Melissa Gordon, CEO or Echeloncommunicate featured in:
Self starters Atlanta Business Chronicle
Alpharetta entrepreneurs work outside corporate mold
Nov 6, 2015, 6:00am EST
With an “I Love Alpharetta” bumper sticker affixed to her car, Essie Escobedo happily recalls giving up her commute into the city and starting her own business from scratch 15 years ago.
It wasn’t easy, but she regrets nothing.
“I had to build both sides, the client base and workers,” said Escobedo, the CEO of Office Angels. “But I had all that in close proximity here. I had lots of new businesses and businesses that were growing, and I also had the demographic of my workers right here.”
She is among a growing number of professionals who have opted first to make their home in the upscale suburb of Atlanta, and then chose to work there as well — simply because they can.
“These are CEOs and executives who are highly educated, but are also mission-driven,” explains Melissa Gordon, president of EchelonCommunicate, a coaching, consulting and training company that holds many of its coaching and training events in Alpharetta. “They are servant leaders who are truly creating companies to make the world a better place. There’s an environment of reciprocity, of ‘How can I help you?’”
A former filmmaker, Gordon said the experience of preparing and helping CEOs look good on camera sparked her interest in helping executives communicate effectively.
“I realized that depending on how I interviewed them and the questions I asked, they may show up as powerful and authentic, or they may not be as engaging,” she said. “I started to formulate an approach that would help them be their best selves.”
She found a niche market in entrepreneurs, brilliant and tech-savvy business people whose natural abilities may not lie in interpersonal communication, not that such things can’t be taught and mastered, she added.
Her company is based out of Roam, a flex office space business with three locations, including Alpharetta. It’s also one of Gordon’s clients.
Like many of her clients and colleagues, her company’s space needs vary from day to day.
“Entrepreneurs are moving around, and we don’t always need a huge conference room, but we need what we need when we need it,” she said.
Flexibility seems to be the name of the game in Alpharetta, where those withsought-after skills may be raising families, semi-retired or simply looking for alive-work alternative to a 9-to-5 grind.
South Carolina-based GoodCall this year released a nationwide ranking of “Best Cities for Female Entrepreneurs,” ranking Alpharetta at No. 1. According to the ranking list, 31 percent of establishments in Alpharetta are owned by women.
Peachtree City also made the list at No. 9.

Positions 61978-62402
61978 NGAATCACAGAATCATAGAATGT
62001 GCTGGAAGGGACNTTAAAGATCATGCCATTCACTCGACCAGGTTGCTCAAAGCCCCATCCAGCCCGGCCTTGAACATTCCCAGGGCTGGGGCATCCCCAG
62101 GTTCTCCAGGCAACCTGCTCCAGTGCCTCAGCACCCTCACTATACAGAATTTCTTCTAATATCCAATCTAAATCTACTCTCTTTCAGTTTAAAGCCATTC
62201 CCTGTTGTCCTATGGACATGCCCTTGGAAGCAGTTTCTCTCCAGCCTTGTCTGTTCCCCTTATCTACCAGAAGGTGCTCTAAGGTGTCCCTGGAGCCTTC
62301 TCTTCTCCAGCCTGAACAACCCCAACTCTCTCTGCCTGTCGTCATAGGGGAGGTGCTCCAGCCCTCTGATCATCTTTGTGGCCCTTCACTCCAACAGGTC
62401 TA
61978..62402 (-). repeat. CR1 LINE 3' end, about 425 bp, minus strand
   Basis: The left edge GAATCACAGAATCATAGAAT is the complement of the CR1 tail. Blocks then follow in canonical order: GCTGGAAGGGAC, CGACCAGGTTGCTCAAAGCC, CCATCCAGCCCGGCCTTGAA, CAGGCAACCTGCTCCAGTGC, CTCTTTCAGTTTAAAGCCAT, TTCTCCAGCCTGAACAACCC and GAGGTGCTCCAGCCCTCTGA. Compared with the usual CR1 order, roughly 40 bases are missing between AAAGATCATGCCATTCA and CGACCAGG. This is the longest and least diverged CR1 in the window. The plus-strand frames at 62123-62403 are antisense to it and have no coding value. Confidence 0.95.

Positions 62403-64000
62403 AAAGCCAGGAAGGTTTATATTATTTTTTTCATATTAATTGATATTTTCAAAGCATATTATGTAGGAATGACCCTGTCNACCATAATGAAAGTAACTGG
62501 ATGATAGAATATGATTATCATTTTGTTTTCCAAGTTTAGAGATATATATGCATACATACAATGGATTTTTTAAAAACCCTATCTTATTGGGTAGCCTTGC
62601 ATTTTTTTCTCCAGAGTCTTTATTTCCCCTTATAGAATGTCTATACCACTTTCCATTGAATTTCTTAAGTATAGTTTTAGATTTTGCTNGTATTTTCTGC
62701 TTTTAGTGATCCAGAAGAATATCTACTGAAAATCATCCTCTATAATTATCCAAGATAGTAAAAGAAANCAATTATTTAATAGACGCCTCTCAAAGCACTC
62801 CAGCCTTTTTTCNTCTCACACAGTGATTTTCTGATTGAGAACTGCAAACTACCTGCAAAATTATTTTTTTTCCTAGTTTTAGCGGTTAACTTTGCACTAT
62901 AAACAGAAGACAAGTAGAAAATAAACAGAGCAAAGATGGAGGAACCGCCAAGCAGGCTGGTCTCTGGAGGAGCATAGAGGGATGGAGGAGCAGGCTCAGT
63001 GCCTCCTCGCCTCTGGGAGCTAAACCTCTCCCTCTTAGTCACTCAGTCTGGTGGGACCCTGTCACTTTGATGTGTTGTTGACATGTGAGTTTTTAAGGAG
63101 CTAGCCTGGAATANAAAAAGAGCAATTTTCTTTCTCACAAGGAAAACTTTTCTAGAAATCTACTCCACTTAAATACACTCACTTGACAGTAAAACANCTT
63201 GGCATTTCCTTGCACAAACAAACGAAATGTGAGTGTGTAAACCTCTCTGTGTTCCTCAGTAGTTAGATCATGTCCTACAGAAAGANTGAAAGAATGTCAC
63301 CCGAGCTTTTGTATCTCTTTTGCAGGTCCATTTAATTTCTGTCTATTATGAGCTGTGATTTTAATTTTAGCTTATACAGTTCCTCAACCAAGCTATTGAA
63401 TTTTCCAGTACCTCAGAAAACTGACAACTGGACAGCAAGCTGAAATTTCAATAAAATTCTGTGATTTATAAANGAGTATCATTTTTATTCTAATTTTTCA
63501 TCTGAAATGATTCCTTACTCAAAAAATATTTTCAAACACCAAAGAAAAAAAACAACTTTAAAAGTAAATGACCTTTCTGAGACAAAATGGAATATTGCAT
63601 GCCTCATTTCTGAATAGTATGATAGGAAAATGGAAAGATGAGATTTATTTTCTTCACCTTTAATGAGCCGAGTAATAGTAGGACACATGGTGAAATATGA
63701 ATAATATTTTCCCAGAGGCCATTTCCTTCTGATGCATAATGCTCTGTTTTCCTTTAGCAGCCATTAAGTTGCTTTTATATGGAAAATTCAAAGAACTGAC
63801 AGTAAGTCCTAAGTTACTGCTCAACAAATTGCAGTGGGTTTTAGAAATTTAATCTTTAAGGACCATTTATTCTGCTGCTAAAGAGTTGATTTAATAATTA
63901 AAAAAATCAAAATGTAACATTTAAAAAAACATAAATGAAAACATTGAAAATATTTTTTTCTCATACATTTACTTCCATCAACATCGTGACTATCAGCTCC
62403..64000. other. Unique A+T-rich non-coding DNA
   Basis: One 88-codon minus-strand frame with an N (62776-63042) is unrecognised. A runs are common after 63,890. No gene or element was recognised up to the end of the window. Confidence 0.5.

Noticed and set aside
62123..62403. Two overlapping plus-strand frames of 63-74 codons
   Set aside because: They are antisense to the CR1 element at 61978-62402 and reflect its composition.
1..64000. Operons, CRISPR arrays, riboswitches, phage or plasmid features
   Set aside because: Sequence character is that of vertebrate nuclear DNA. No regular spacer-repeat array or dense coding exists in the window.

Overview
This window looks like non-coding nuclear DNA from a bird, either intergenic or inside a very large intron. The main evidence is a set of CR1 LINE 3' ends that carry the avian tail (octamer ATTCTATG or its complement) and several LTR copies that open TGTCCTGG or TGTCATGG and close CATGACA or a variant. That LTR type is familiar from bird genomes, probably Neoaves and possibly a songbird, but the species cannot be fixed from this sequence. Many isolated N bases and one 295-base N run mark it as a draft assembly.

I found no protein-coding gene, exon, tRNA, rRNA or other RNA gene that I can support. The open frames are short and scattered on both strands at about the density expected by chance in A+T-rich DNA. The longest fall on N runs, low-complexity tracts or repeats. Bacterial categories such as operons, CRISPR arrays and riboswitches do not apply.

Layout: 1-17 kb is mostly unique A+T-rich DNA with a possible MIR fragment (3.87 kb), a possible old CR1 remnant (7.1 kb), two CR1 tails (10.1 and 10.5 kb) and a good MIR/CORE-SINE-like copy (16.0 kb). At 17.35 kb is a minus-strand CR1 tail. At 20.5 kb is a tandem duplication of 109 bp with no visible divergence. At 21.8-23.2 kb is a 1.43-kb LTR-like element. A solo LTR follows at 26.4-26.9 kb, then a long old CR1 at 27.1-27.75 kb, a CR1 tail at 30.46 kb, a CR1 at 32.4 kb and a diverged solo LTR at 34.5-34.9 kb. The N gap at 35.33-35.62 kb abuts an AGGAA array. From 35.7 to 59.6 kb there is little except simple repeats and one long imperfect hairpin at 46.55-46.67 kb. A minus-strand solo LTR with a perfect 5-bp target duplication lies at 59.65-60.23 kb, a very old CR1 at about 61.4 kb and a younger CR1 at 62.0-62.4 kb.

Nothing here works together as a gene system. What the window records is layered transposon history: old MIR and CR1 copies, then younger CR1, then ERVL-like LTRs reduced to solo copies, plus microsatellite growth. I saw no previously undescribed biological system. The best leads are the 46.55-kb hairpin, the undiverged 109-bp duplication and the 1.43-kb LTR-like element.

“The climate is very conducive to creating a small business — male or female,”said Escobedo. “I feel there is no discrimination. We’re all here together and there’s a lot of support to help fellow business owners succeed.”
Escobedo’s company provides back-office and support to growing small and medium-sized companies on an “as-needed” basis, either on-site or virtually.
Her staff, or “angels” as she calls them, are unlike temp staff in that each becomes familiar with clients and their respective needs over time, and provide everything from book-keeping and administration support to marketing and social media.
“I work with small business owners, consultants, coaches and solo-preneurs without a support staff,” she said. “For a lot of small businesses, they don’t need help until they need help.”
Lisa Fiondella, CEO and founder of Alpharetta-based refocus Analytics LLC, moved to Alpharetta 18 years ago, finding it a nice place to raise her then 2-year-old daughter. She started her company here in 2014.
“It just made sense not only to put the company where I live, but Alpharetta is a vibrant, growing community,” she said. “It’s fascinating to see the businesses that have popped up and grown here.”
For businesses, Fiondella said Alpharetta offers a good employee base, just about any real estate footprint one might need, and a growing number of networking opportunities with other companies, many of which are also technology-based.
“I think it’s a market with the right combination of things,” she said. “I’m a big proponent of a very diverse workforce. I only want the best, and a lot of their best find their way to Alpharetta.”
Escobedo, too, chose Alpharetta as a home first. That was 25 years ago.
“Basically, there were cow pastures,” she said. “When I moved here, there really wasn’t infrastructure. It grew up around me.”
It still has a small-town quality, she said, with a 45-minute drive to get to the North Georgia mountains. Alpharetta makes it very easy to do business. For a business license and permitting, they bend over backward to facilitate the process,” she said. “It’s just verypro-business.”